So this time around I decided to get a little artsy with some simple features on Photoshops Elements. What do you think? Kind of neat, is what I’m thinking.
Like Neanderthal Man’s evolution into modern day human beings, many factors, changing landscapes and climates contributed to this happening. I think the same can be said for straw people. Unlike man, the straw people evolution takes considerably less than millions upon millions of years. In fact, I am pretty sure, the creative genius behind this master creation came up with monumental upgrade in a single evening, possibly sipping Peach Schnapps, hopefully gorging himself with something as equally stereotypical German.
This straw man is a lot more human like. While his brothers and sisters are helpless from their countless predators and the daunting etherial elements, due to their lack of legs and/or protective layer, this dude has both legs and a vehicle to boot. He’s even doing the gun fingers. He is basically the Fonz, the Marlon Brando of his kind. Possibly even a Jesus like figure to his followers. I’d say I would have been a follower if the restaurant he was luring me too was a few km’s off the path. Unfortunately I didn’t have that time. If the gun finger didn’t shoot you dead with conviction in your tracks that a wonderful smogesboard was awaiting you, then the cool, hip backwards hat would.
Everyone will have their preference on what they should bring with them on a long haul bike adventure. As they should. For instance, some people like those quick dry towels, like the one I originally had by Mcnett (http://www.mcnett.com/). I ended up throwing it away. For me, it was too thin and felt like I was drying myself of with a wet dog. Not my cup of tea, but for others, it suits their needs.
So as I mentioned, this is my biased list. If you have beef with my list, drop me a line and we can duke it out American Gladiator style. No, but seriously, send me an alternative and I’d be curious to try it out on my next voyage.
The second thing to note is that all the items on this list were tried and tested items that were needed from day one to day final. I’ll mention as we go along items I brought and I threw away as well, just for comic relief, but I’m just letting you know I didn’t really research each item before I went on the trip. I used common sense about human necessities, went into the local outdoors and sports shop and filled the void. I think that’s a good starting point. It’s also nice to go into the store and listen to experienced outdoors men. They might bring your attention to things you didn’t even think of.
Okay. Enough banter. Let’s get into this.
1. GPS – The Good, the Bad, the Ugly Miles
One thing I didn’t think of that I did purchase was a Garmin GPS system that would attach to the handlebars of my bike (http://www.garmin.com/us/). A man with a gratuitously large beard and a viking presence to him convinced me to get it. It had all the bells and whistles, maps galore, time keeper, long lasting life on double As and most importantly it was in COLOUR! As I started the trip, I was enthralled by this little device. It was my friend, my guardian angel, my confident, my certainty that a town was around the corner and a good restaurant was near by. What I city slicker I was. The problem I started to find with it was that I would look at it constantly. I’d stare at the graphics of passing trees and golf courses, as opposed to the real beauty of the landscapes surrounding me. Nothing was unexpected, nothing just arose around the corner that I didn’t know wasn’t there.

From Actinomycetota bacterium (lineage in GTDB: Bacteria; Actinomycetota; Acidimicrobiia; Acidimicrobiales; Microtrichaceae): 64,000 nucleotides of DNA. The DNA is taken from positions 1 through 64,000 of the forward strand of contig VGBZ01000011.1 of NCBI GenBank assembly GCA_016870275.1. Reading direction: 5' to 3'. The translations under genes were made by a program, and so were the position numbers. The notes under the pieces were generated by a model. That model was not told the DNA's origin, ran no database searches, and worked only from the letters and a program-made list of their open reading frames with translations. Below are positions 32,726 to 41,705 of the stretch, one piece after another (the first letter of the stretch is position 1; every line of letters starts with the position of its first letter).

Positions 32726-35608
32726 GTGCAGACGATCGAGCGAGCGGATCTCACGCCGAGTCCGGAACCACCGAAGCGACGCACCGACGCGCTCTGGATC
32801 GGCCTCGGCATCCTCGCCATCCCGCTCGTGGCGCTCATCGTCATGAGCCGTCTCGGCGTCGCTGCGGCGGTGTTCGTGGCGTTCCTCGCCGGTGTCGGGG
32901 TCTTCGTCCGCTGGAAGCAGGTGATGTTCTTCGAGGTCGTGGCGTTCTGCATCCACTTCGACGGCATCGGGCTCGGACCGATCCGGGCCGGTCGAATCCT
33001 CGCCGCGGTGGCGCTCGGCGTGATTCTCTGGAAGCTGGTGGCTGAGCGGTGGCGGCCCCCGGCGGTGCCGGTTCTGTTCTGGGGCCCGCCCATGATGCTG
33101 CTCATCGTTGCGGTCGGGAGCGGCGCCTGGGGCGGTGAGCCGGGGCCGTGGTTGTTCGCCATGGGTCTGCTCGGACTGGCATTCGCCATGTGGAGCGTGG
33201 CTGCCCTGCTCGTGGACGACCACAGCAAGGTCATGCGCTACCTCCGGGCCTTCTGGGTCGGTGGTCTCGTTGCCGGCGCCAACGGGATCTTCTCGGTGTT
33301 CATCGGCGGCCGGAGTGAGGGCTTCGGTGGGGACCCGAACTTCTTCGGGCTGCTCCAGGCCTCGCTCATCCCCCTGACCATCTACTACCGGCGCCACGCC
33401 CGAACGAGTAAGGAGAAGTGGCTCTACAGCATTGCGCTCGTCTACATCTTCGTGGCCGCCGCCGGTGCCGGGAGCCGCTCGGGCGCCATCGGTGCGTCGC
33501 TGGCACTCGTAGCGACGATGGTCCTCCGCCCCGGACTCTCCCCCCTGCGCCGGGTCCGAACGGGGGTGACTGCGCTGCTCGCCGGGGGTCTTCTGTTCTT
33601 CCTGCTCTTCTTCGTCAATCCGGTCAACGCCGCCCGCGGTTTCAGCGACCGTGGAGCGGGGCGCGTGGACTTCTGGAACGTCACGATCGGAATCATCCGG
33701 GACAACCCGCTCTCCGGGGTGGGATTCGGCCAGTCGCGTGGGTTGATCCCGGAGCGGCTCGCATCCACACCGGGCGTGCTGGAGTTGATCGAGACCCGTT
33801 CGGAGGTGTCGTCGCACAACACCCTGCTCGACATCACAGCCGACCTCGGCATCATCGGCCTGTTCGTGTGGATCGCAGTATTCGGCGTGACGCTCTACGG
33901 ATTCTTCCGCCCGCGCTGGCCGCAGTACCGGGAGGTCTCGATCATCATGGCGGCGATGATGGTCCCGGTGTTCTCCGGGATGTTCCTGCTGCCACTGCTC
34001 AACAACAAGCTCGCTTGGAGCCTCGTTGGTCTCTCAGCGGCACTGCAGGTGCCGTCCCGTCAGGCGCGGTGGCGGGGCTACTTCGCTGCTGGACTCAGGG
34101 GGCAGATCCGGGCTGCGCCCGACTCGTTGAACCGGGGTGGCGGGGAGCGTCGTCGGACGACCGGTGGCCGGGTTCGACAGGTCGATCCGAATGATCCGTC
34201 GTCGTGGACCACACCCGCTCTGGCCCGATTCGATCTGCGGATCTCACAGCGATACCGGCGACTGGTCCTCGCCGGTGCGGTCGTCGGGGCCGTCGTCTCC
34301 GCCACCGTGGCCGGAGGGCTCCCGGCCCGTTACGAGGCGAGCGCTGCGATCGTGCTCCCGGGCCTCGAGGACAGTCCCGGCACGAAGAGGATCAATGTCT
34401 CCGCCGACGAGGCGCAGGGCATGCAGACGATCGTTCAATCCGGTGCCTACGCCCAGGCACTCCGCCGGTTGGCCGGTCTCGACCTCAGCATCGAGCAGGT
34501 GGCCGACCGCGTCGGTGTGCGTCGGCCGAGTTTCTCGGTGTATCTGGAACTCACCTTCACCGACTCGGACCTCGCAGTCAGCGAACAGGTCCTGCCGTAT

Now, that wasn’t to say that I DIDN’T look up and that I didn’t take in where I was. I ended up turning it off and using it only when I was desperate for food or shelter or was completely and utterly lost. On the coast tour, it was hard to get lost. Almost impossible. If my bike was underwater, I was too far West. The issue was, in California was the road rules for bikes, not which direction I should be heading. I ended up ditching the use of the GPS all together. Due to my reliance on it I had started to have nightmares of miles, digitally counting down. That’s where I had to draw the line.
Through touring, I discovered my love maps and route planning. I colour code my maps and note places of interests along the way as well (touristy things, different foods of the area, odd museums filled with stuff gophers in Cabbage Patch costumes). I am a big fan of the Michelin Map books, where you can tear out the pages as you go along. I’ll get into the details on those later. I love setting out down the road with a route in place that I have to check at each turning point, each gas station, each little town. And if, on a whim, I want to go somewhere else, I do, with full knowledge as to where I am going and what I am in for. If I’m lost, I can always ask someone as well.
GPS is great in situations where there are few cities to use as checkpoints on a map to assess you are going the right way and/or where there are few people to ask directions. Asides from those instances, I feel that GPS take away from the thrill of adventure, the victory over struggle, the innocence of it all. As long as you do your prep route work then the GPS acts primarily as unnecessary safety net and even sometimes a deterrence to take the road less travelled. Plus it beeps a lot. Or worse, has a computerized voice that tries to pronounce street names. Thank god the english language has so many ridiculous rules that you get a to laugh at how horribly your GPS butchers them, as it desperately tries to sputter through multi-syllables, the silent g’s and h’s.
Wow. A lot to say about GPS and the reasons behind this list. Not much of a list with one item. But rumor has it that writing epically long blogs is synonymous with stereotypical grandparents showing their relatives slideshows of their “thrilling” vacation to Delaware. So next time, AN ACTUAL LIST!